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Forecast for the Moab Area Mountains

Eric Trenbeath
Issued by Eric Trenbeath for
Sunday, February 11, 2024
The avalanche danger remains CONSIDERABLE on steep slopes that face W-N-E-SE and human triggered avalanches are likely in these areas. The danger is most acute on slopes facing NW-N-E where recent and wind drifted snow has overloaded buried persistent weak layers deep in the snowpack. Un-survivable, human triggered avalanches 3'-6' deep are likely in these areas.

A MODERATE danger exists on SW-S facing slopes, and on all slopes facing the south side of the compass at low elevations. In these areas, avalanches involving recent and wind drifted snow are possible. On W and SE aspects, it may be possible to trigger a deeper avalanche.
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Special Announcements
Road Conditions: The Geyser Pass Road was plowed yesterday. Icy and very slick conditions exist on the Loop Road after yesterday's afternoon squall.
Grooming: Gavin ran his snowcat over all trails after the GCSAR training and conditions will be great today.
A huge shout out to Grand County Search and Rescue for putting in the time and effort to pull off a successful avalanche rescue training yesterday!
Weather and Snow
6:00 a.m. Snow and Weather Data
24 Hour Snow 0" 72 Hour Snow 8" Season Total Snow 131" Depth at Gold Basin 57"
Winds on Pre-Laurel Peak: N 5-15 TempPercent of Normal: 113%

Bluebird conditions are on tap for today as high pressure builds over the region. Early morning temperatures are in the low single digits with mountain highs today in the low 20's. Light northerly winds will shift to the east and then south. It looks like a dry week ahead with gradually warming temperatures.
General Conditions
Close to 3' of snow has fallen over the past week and conditions are all time. They are also very dangerous, particularly on northerly aspects where recent and wind drifted snow over the past week have produced numerous natural avalanches stepping down into buried persistent weak layers, and at least one very large, likely human triggered avalanche. There's some uncertainty out there with a few avalanches in surprise locations, and some layers of weak, faceted snow starting to appear higher up in the snowpack. Give the snowpack time to adjust. Practice conservative decision making and continue to avoid slopes steeper than 30 degrees that face W-N-E-SE. On southerly aspects, avalanches are still possible. Avoid steep slopes in these areas that have a smooth, rounded appearance, and look for signs of instability such as cracking in the snow surface.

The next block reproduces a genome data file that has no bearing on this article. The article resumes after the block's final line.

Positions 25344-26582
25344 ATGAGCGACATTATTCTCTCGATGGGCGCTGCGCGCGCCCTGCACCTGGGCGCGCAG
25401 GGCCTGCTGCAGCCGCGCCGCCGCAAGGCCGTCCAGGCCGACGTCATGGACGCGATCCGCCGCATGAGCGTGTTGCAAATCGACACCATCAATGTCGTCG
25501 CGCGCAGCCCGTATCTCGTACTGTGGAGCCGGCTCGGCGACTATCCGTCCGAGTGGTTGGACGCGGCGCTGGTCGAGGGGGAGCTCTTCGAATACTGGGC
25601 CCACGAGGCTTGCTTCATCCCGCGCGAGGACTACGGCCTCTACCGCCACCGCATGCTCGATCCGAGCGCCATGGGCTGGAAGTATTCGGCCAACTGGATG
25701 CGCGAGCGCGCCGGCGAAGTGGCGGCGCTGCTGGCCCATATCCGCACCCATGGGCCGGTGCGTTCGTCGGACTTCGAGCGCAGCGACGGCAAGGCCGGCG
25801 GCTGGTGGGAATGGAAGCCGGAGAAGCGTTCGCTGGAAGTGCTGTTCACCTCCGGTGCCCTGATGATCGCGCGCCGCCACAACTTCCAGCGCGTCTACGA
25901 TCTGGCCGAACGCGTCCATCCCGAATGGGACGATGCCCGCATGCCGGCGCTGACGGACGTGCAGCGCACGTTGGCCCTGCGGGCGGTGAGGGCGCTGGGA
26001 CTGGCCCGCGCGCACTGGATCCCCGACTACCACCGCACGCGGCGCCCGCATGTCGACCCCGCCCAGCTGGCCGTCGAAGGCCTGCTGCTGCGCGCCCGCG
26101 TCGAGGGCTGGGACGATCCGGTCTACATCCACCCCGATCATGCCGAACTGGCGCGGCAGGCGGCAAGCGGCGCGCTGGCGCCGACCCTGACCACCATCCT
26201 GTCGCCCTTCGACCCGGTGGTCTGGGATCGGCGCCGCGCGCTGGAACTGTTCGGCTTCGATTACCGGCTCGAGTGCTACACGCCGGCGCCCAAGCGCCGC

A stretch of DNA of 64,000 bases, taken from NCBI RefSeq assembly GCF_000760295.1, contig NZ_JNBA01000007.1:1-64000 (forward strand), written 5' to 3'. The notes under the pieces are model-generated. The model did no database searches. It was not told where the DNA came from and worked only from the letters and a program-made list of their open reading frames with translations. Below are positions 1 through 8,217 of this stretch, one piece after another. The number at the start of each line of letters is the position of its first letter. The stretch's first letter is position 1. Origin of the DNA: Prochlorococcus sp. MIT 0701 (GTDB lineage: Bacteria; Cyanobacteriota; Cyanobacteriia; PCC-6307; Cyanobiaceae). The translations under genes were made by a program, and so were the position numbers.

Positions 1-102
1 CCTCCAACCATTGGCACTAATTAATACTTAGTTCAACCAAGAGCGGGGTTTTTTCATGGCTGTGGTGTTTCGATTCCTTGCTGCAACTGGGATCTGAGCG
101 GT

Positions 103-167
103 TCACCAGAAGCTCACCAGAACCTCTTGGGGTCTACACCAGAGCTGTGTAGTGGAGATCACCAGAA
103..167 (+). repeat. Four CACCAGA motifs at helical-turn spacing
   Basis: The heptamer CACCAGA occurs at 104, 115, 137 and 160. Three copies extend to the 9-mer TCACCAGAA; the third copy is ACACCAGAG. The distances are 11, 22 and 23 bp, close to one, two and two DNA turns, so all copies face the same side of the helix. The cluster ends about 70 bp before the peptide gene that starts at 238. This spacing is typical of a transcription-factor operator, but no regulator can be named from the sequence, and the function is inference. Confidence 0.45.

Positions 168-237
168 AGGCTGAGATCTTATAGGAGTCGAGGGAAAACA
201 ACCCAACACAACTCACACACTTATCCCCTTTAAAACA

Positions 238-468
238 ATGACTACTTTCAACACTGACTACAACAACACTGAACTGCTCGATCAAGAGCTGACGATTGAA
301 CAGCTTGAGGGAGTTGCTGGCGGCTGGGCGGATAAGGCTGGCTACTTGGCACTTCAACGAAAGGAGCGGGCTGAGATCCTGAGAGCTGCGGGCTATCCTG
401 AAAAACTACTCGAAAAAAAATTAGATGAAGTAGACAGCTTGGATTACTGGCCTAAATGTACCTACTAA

Check out the "Week in Review" video below for skiing and avalanche highlights.
Snowpack and Weather Data
Gold Basin Storm Stake (10,000')
Gold Basin SNOTEL site (10,000')
SNOTEL site near Geyser Pass Winter Trailhead (9600')
Wind Station on Pre-Laurel Peak (11,400')
NWS forecast for the La Sal Mountains.
Recent Avalanches
Many natural avalanches and one large, likely human triggered avalanche have occurred over the past week. See the full list here.
While working with GCSAR yesterday, I took this photo of Classic Helicopters with an avalanche on the north face of Mount Mellenthin that likely ran on Wednesday. The crown line runs all the way down to the observer's right shoulder of the ridge.
Avalanche Problem #1
Persistent Weak Layer
Persistent weak layers that formed in November and December have reared their ugly heads producing numerous deep and dangerous avalanches over the past week. Human triggered avalanches failing on these weak layers remain likely on steep slopes facing W-N-E-SE. On steep, wind loaded, northerly aspects, human triggered avalanches are still very likely. These are very dangerous avalanches, and would most likely be unsurvivable. We are also starting to observe weak, faceted layers higher up in the snowpack, and we have some uncertainty about how widespread these layers are distributed. Give the snowpack time to adjust. Practice conservative decision making, and stick to low angle slopes (less than 30 degrees) for safe and fun riding today.
Avalanche Problem #2
New Snow
Up to 3' of snow has fallen over the past week. Human triggered avalanches within the recent snow remain possible on steep slopes on all aspects today. But by far, the greatest concern remains on steep slopes facing the north side of the compass where winds have drifted snow into slabs 1'-2' thick adding stress to buried persistent weak layers in the snowpack. Deep and dangerous avalanches remain likely in these areas and this terrain should be avoided.
Additional Information
Want some more insight into the La Sal Mountains as well as the communal impacts of a tragic avalanche? Check out the latest UAC podcast with forecaster Eric Trenbeath where he discusses the range, it's often treacherous snowpack, and how the devastating avalanche in February, 1992, affected the Moab community.
Our avalanche beacon checker sign and beacon training park are up and running. A huge thanks to Talking Mountain Yurts for sponsoring those this season!
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General Announcements
This forecast is from the U.S.D.A. Forest Service, which is solely responsible for its content. This forecast describes general avalanche conditions and local variations always occur.